There is a list of horrors rattling around inside Mary Gale’s head.
The 86-year-old tells me the story of her life, starting from the happy beginning as a girl growing up in a middle-class Jewish family in Lodz, Poland, a family that, like so many other Jewish families would be torn apart by the horrors of the Holocaust.
But Mary Gale has spent the past 70 years living with a burdensome secret, a lie she no longer wishes to conceal. She can pinpoint exactly when the lie began because it had to begin somewhere in order for her to survive. Her father, Menachem, obtained false identity papers for the family and, in 1939, at the stroke of a forger’s pen Miriam Zimmerman – a blond-haired, blue-eyed Polish Jew – became Mary Plochocka, a blond-haired, blue-eyed Polish Gentile.
It was a sleight of hand that ultimately saved Miriam Zimmerman’s life and a life-giving lie she continued to live with even after the war. Even after marrying Arthur Gale and moving to Canada and becoming a mother who never really talked to her children about those terrible years because what could she possibly say?
That she was a Jew? That most of her family had been wiped out? That her real name was Miriam Zimmerman and not Mary Gale?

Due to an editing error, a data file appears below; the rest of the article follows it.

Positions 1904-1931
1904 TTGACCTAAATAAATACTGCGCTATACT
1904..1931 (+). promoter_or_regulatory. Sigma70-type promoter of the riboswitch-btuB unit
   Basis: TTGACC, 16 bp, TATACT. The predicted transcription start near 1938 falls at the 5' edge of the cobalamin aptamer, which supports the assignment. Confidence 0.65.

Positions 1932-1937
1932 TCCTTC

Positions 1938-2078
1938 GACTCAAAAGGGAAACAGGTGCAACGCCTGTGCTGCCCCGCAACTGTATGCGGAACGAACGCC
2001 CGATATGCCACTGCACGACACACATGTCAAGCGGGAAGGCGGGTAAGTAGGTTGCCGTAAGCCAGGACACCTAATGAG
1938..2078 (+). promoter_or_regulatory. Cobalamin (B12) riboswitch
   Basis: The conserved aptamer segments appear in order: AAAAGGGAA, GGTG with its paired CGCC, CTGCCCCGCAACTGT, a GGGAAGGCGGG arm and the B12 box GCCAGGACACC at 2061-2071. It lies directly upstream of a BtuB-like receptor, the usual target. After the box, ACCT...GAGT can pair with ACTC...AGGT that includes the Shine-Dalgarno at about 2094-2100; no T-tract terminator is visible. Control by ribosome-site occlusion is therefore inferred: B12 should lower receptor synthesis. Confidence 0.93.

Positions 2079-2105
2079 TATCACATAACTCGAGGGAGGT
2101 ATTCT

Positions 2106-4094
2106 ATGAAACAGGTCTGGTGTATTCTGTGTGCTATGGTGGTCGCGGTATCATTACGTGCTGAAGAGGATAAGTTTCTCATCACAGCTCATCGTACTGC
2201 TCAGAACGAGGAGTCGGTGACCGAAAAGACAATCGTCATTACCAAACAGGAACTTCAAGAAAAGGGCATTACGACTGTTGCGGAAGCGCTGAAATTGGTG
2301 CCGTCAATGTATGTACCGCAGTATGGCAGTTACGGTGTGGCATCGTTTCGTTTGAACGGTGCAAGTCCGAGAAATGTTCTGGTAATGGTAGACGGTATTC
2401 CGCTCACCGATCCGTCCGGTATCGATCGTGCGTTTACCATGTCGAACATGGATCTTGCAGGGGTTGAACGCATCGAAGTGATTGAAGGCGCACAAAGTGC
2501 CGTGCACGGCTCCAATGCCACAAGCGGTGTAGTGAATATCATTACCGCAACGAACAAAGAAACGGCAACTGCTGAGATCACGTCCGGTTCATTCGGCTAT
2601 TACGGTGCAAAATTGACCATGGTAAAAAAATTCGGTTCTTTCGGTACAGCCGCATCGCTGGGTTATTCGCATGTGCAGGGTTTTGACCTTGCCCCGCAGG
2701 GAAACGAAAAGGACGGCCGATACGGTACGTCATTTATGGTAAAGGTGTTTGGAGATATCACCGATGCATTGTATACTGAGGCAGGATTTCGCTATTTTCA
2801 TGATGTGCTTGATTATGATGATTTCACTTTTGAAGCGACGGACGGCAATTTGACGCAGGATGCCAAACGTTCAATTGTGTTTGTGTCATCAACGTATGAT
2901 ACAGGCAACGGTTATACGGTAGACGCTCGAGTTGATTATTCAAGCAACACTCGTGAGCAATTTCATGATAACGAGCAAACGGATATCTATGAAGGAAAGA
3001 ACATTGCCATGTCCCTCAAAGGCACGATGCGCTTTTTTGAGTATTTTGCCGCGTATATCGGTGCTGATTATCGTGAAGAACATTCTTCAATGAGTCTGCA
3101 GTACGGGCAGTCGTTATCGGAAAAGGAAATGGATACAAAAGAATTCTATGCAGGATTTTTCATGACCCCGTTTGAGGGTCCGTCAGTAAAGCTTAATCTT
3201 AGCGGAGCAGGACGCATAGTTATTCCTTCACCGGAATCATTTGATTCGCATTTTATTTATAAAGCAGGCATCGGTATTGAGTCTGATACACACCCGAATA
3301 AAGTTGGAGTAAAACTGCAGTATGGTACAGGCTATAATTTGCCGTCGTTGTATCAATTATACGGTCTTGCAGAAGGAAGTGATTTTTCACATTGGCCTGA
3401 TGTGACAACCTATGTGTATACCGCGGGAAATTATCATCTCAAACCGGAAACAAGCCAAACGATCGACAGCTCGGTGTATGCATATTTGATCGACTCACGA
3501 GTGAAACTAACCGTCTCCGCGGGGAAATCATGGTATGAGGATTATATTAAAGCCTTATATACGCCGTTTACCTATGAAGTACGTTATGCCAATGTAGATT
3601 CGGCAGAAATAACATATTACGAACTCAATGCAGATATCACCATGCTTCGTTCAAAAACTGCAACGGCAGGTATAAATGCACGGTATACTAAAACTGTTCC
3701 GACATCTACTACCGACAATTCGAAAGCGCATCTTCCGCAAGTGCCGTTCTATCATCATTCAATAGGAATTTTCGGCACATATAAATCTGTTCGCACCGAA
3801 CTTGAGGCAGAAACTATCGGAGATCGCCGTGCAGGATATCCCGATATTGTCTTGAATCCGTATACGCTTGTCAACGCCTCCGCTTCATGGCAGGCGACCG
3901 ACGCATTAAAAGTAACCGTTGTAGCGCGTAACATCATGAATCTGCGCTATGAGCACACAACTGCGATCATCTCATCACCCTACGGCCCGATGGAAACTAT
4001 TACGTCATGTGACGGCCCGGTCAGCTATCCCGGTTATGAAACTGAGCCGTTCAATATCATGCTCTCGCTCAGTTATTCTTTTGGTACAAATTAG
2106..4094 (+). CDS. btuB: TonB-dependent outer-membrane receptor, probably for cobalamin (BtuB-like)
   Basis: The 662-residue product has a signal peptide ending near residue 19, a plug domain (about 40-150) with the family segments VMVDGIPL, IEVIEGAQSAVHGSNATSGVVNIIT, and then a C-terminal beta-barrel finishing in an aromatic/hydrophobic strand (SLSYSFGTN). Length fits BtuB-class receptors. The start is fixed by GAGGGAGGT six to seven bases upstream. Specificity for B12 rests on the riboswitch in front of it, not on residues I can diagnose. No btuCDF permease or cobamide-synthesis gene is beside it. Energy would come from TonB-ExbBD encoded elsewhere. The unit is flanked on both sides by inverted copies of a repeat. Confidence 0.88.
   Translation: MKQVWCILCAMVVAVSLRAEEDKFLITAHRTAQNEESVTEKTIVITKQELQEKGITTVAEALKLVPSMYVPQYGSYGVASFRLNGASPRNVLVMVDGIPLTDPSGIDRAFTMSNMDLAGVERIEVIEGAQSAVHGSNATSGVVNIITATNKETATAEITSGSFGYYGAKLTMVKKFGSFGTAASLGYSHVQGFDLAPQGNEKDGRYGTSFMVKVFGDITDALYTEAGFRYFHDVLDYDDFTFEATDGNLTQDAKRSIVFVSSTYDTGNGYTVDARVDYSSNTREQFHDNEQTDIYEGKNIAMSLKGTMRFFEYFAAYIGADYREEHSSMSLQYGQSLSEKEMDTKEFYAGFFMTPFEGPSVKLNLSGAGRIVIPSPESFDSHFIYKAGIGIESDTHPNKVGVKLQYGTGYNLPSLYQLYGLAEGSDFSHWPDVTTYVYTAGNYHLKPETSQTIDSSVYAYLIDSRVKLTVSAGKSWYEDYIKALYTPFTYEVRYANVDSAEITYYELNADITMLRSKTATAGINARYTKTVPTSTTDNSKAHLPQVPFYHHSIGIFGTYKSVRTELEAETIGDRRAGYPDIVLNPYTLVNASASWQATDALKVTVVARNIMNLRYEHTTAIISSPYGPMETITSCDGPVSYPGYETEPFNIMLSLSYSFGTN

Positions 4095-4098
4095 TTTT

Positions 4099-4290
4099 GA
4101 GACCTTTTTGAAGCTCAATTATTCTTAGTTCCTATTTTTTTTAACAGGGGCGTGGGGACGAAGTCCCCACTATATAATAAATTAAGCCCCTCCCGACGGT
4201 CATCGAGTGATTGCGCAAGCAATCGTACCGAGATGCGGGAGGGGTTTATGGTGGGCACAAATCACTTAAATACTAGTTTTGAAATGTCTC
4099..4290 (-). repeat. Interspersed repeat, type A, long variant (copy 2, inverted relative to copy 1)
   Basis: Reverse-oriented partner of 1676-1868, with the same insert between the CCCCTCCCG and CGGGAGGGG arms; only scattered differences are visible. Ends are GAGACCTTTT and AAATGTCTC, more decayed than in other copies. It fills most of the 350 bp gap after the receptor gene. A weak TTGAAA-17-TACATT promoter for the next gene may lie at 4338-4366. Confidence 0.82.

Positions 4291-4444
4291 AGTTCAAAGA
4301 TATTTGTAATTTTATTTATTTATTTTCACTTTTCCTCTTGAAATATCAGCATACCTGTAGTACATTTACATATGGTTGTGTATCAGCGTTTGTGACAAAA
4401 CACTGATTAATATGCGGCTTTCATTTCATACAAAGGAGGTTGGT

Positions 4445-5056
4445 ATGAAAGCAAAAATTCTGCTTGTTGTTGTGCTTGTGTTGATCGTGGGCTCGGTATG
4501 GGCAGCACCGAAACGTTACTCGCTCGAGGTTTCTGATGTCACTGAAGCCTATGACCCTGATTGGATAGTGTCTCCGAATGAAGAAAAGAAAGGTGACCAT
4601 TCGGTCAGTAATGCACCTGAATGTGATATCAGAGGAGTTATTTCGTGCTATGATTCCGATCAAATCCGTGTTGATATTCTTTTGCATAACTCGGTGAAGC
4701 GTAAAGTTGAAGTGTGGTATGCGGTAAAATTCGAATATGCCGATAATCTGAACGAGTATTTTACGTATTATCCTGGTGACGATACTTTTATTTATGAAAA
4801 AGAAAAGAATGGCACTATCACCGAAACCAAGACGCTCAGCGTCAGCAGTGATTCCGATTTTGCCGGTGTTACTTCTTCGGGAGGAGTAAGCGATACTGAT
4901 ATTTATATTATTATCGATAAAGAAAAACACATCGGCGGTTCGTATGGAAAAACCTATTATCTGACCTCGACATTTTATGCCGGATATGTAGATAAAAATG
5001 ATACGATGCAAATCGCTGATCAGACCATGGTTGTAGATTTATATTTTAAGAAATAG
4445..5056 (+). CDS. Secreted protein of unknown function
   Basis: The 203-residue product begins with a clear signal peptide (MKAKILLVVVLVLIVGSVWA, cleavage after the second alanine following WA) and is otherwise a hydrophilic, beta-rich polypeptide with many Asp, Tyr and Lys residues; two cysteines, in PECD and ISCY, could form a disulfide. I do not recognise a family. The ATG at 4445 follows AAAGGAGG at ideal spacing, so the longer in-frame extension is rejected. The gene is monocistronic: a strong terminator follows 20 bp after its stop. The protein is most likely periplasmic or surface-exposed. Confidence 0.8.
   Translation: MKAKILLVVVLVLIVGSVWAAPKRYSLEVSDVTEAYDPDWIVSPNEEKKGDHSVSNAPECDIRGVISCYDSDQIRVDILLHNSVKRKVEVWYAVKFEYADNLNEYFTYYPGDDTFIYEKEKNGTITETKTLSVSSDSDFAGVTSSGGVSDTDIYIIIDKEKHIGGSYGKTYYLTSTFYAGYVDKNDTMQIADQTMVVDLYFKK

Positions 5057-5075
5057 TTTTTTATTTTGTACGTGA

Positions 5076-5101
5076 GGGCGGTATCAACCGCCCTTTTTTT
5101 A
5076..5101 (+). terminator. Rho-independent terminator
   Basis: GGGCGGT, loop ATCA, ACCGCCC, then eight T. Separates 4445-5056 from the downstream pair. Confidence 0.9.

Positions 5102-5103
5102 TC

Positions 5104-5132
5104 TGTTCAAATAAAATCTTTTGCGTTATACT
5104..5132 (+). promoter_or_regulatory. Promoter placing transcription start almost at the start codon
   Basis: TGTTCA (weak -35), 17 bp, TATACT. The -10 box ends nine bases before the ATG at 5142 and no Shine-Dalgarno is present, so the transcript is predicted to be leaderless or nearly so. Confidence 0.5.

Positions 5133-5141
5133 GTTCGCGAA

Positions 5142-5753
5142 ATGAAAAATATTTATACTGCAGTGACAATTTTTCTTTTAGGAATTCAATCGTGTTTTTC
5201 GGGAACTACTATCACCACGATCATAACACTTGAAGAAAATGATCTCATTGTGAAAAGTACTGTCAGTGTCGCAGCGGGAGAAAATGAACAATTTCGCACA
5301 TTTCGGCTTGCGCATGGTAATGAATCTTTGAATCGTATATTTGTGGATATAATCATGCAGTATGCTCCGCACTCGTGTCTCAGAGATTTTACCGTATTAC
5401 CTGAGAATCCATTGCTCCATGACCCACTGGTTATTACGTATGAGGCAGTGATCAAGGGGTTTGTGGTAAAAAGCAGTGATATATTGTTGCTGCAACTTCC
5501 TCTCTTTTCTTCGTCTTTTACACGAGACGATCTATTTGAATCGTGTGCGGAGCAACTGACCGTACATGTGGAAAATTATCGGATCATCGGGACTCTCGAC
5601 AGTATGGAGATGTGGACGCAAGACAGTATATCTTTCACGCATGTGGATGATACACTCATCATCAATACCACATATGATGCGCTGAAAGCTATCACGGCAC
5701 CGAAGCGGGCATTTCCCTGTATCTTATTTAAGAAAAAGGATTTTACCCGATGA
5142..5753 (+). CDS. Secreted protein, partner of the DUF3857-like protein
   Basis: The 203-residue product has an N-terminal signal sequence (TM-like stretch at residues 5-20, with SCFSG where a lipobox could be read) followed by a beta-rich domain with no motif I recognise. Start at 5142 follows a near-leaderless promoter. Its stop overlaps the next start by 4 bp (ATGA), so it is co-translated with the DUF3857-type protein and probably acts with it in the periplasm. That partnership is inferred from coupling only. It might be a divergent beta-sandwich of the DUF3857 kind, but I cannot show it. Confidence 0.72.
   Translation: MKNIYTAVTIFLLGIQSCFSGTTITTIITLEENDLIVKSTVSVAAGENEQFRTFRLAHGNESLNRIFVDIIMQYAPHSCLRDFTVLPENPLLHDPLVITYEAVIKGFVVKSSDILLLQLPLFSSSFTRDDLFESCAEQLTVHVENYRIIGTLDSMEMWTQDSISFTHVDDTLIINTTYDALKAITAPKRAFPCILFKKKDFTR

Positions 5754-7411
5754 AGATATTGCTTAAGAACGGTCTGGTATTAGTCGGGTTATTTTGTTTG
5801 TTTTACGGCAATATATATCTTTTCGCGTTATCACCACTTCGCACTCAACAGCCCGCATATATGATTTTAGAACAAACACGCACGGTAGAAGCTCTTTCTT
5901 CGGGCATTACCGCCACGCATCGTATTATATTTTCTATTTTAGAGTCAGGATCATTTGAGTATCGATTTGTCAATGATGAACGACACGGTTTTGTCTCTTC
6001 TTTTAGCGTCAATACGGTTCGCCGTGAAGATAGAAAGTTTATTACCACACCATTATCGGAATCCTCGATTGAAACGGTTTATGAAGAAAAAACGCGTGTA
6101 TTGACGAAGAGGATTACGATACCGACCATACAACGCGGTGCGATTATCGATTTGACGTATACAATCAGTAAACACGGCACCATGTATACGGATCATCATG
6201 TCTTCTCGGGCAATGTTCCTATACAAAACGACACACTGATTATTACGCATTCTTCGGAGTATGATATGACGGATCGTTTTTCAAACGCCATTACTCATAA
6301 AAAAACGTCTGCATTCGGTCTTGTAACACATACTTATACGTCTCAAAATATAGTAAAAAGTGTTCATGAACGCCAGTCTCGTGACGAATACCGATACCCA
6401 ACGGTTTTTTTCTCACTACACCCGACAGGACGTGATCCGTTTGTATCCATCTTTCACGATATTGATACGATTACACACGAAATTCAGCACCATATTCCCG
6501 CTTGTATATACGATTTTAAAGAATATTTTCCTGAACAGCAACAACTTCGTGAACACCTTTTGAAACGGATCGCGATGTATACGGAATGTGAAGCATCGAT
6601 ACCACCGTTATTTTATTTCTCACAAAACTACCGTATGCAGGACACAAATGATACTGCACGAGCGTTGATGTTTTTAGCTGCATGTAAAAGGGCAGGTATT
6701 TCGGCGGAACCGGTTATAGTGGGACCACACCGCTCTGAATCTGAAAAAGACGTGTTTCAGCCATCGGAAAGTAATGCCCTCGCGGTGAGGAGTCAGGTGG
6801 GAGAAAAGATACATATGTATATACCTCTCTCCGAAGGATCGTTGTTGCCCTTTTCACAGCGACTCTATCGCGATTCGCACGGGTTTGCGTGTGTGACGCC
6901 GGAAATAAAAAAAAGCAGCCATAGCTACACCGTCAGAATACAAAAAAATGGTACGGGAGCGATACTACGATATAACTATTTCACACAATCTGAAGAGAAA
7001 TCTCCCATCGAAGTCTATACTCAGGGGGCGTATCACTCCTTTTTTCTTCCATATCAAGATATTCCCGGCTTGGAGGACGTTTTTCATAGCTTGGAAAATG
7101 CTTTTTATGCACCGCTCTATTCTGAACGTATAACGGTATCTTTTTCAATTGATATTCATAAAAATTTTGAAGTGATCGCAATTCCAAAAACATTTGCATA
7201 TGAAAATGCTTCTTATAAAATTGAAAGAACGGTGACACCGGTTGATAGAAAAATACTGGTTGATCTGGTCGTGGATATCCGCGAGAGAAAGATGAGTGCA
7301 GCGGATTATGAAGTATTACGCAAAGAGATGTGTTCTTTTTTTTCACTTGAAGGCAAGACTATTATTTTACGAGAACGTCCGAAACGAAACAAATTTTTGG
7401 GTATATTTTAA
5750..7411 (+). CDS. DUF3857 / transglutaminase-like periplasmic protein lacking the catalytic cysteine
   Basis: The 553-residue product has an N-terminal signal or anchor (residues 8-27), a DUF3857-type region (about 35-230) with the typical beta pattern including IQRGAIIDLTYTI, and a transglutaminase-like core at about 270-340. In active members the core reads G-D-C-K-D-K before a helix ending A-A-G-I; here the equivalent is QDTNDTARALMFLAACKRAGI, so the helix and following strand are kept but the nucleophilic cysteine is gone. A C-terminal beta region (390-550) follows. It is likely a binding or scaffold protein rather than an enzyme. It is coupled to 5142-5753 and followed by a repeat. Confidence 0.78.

“It is hard for to me to explain why I kept my Jewish identity secret for so long but the thing is, I became paranoid, and it got to the point during the war where I couldn’t even think of being Jewish because being Jewish meant being dead – they were the same thing to me,” says Mary Gale, now living in a seniors home in Toronto’s west end.
“It got to the point that, even today, when I had six teeth pulled out at the dentist I refused the anesthetic because to take a needle was to never come back. And that was what being Jewish meant to me – it meant never coming back.
“I saw so many horrible things. I saw so many dead people. It is amazing what seeing these things can do to a mind. I knew I was safe here in Canada. But I just couldn’t say I was Jewish.”
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